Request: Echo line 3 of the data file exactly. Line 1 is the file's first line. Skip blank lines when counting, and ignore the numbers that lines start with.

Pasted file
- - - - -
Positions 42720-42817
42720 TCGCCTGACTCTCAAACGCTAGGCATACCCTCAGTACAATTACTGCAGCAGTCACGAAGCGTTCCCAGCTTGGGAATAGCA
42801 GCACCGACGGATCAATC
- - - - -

42801 GCACCGACGGATCAATC